China calls for facts on ‘disturbing’ Bucha deaths in Ukraine war
- Beijing’s envoy to the UN Zhang Jun gives China’s first official reaction to reports and images of alleged war crimes by Russian troops
- He also tells Security Council meeting that all parties should exercise restraint and avoid ‘groundless’ accusations
“Reports and images of civilian deaths in Bucha are very disturbing, and the circumstances and specific causes of the incident must be ascertained,” he said. “Any allegations should be based on facts, and all parties should exercise restraint and avoid groundless accusations until conclusions are drawn.”
While Zhang’s remarks were China’s first official comment on the weekend reports from Bucha, Chinese state media is taking a cautious line.
An editorial in Global Times, the nationalist tabloid affiliated with party mouthpiece People’s Daily, said the incident should not be used as a pretext for inflaming the situation.
Ukrainian President Volodymyr Zelensky told the UN Security Council meeting “accountability must be inevitable” for Russia, as he accused Moscow of committing “the most terrible war crimes” since World War II.
Zelensky showed a short video of burned, bloodied and mutilated bodies, including children, in Irpin, Dymerka, Mariupol and Bucha, where Ukraine accuses Russian troops of killing hundreds of civilians.
Zelensky questioned the value of the 15-member Security Council, which has been unable to take any action over Russia’s February 24 invasion of Ukraine. Moscow holds veto power, along with the other permanent council members the US, France, Britain and China.
US ambassador to the UN Linda Thomas-Greenfield said responsible world powers and global leaders need to “show backbone – and stand up to Russia’s dangerous and unprovoked threat against Ukraine and the world”.
“No one can be a shield for Russia’s aggression,” she said, as Washington pushed to suspend Russia from the Geneva-based UN Human Rights Council.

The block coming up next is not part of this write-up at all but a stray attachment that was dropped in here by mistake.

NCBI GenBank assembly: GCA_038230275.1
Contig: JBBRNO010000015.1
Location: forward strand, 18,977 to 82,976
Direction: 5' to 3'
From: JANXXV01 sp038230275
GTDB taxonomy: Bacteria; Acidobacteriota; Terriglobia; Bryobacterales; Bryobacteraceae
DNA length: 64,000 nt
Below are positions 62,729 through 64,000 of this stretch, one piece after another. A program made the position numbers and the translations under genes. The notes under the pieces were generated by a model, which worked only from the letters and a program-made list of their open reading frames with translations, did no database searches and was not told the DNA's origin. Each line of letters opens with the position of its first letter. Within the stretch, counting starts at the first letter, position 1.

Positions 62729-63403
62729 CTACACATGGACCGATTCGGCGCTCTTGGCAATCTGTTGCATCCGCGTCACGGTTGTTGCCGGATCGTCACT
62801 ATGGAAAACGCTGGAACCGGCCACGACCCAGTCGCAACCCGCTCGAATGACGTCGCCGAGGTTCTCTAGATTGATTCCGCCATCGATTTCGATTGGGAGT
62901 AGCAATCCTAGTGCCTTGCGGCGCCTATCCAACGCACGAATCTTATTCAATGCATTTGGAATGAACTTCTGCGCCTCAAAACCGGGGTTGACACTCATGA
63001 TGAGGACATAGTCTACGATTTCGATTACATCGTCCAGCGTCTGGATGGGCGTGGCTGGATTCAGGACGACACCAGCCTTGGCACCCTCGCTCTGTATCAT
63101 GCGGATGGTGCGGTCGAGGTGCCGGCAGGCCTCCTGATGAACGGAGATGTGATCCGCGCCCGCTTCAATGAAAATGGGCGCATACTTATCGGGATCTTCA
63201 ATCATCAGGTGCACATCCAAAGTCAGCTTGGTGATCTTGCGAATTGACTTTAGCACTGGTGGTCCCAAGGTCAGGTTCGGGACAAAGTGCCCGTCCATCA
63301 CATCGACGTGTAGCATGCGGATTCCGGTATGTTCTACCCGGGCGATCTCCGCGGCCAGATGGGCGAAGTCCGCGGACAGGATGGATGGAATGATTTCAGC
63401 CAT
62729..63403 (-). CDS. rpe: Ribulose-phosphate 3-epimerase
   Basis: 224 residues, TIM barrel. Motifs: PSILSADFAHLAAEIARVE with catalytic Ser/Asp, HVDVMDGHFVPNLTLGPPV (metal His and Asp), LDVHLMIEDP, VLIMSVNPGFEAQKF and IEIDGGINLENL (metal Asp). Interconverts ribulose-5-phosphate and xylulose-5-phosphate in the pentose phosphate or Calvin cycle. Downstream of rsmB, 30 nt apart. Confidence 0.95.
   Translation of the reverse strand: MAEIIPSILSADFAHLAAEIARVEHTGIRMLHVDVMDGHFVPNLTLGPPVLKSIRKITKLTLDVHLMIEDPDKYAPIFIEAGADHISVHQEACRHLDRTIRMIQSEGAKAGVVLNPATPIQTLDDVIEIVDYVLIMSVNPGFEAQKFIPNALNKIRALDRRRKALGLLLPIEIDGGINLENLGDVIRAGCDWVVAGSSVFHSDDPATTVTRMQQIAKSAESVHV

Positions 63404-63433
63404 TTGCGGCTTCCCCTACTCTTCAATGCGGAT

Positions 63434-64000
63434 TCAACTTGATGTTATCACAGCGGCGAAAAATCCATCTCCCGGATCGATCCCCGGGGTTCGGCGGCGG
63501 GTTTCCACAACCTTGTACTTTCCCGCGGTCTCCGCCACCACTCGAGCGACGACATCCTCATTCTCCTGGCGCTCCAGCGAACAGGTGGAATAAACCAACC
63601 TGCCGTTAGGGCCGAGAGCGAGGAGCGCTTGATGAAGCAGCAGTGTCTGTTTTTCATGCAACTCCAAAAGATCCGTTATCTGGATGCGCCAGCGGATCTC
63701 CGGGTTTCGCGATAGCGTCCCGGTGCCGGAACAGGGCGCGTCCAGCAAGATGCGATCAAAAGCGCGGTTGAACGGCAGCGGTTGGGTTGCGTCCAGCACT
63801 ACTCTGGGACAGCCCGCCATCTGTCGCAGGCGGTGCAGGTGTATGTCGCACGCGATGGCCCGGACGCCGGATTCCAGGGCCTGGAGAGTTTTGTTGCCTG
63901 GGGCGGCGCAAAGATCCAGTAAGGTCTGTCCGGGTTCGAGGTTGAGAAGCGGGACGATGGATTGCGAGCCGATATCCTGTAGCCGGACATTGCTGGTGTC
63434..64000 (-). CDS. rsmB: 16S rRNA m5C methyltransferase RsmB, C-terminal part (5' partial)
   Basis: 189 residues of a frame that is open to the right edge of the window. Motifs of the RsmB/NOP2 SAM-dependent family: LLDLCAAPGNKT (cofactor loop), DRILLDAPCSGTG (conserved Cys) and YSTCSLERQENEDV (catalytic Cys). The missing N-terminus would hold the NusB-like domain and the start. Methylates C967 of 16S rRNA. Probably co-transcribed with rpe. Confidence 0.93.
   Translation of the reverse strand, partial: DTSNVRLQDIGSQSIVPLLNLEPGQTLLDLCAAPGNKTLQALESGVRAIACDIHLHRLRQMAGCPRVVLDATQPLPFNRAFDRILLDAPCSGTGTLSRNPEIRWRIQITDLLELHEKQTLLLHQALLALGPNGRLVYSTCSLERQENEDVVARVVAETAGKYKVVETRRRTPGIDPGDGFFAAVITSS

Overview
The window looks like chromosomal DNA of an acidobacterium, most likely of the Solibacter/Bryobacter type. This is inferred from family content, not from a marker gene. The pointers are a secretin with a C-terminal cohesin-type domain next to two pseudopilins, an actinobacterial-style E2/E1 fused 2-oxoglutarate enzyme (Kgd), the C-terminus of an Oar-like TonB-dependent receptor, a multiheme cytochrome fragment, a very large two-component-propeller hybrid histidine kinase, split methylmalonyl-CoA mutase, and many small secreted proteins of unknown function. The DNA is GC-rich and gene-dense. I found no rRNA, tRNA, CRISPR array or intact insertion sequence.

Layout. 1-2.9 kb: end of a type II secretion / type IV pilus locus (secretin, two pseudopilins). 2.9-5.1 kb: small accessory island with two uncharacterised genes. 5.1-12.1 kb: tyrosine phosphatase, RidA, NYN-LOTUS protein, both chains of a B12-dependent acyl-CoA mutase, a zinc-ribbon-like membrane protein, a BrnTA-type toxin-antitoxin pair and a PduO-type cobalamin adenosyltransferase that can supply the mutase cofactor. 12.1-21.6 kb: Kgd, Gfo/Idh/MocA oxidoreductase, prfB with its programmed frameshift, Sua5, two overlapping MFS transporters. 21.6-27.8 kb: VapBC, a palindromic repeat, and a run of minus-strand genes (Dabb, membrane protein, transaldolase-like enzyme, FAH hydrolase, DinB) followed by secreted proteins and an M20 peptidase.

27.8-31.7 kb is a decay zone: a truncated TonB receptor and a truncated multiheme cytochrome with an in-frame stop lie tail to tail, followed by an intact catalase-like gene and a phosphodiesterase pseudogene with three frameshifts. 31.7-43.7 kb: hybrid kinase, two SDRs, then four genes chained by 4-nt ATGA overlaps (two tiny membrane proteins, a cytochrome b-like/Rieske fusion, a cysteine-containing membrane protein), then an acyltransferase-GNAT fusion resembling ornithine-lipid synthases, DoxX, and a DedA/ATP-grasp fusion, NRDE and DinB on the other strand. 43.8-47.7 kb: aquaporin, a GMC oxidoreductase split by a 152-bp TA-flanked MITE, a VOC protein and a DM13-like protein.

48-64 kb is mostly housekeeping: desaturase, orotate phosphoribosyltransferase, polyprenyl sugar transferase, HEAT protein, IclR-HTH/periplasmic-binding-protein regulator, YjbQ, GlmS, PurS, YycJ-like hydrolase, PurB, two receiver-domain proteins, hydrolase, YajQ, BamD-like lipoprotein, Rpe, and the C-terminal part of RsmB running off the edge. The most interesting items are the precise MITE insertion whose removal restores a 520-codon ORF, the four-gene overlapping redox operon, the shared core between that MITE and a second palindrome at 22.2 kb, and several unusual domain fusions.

But Russia’s UN ambassador Vassily Nebenzia responded by telling the Security Council that Russian troops are not targeting civilians, dismissing accusations of abuse as lies.
Nebenzia said that while Bucha was under Russian control “not a single civilian suffered from any kind of violence”.
China has not condemned Russia for its aggression against Ukraine – described by Moscow as a “special military operation” to “denazify” its neighbour and destroy its strategic infrastructure – despite mounting pressure from the West.
Beijing’s attitude towards Russia was a key agenda item for last week’s China-EU summit, which ended without a commitment from the Chinese leadership to withhold military and economic support from Moscow.
“The Chinese side stuck to their general statements of wishing to see peace, we are a peaceful people, we don’t invade others, asking for de-escalation, but avoiding specific commitments or avoiding any sort of line on Russia,” the EU’s top diplomat Josep Borrell told the European Parliament on Tuesday.
China, however, “does have a red line” on Russia “which is weapons of mass destruction”, he said.
India, which has also abstained from previous UN resolutions on the Ukraine crisis, condemned the killings in Bucha and called for an independent investigation.
Zhang reiterated China’s call to stop the spillover effects of the Ukraine war, telling the Security Council meeting that sanctions on Russia had already affected global trade, energy, food supply and industrial chains.
“The vast number of developing countries are not parties to the conflict, and should not be involved in the conflict, let alone be forced to bear the consequences of geopolitical conflicts and major power games,” he said.
Zhang said small nations should not be pushed to the forefront in confrontations between the major powers. “The sovereignty and territorial integrity of all countries should be respected,” he said.
“The security of one country cannot be at the expense of the security of other countries.”
Additional reporting by Reuters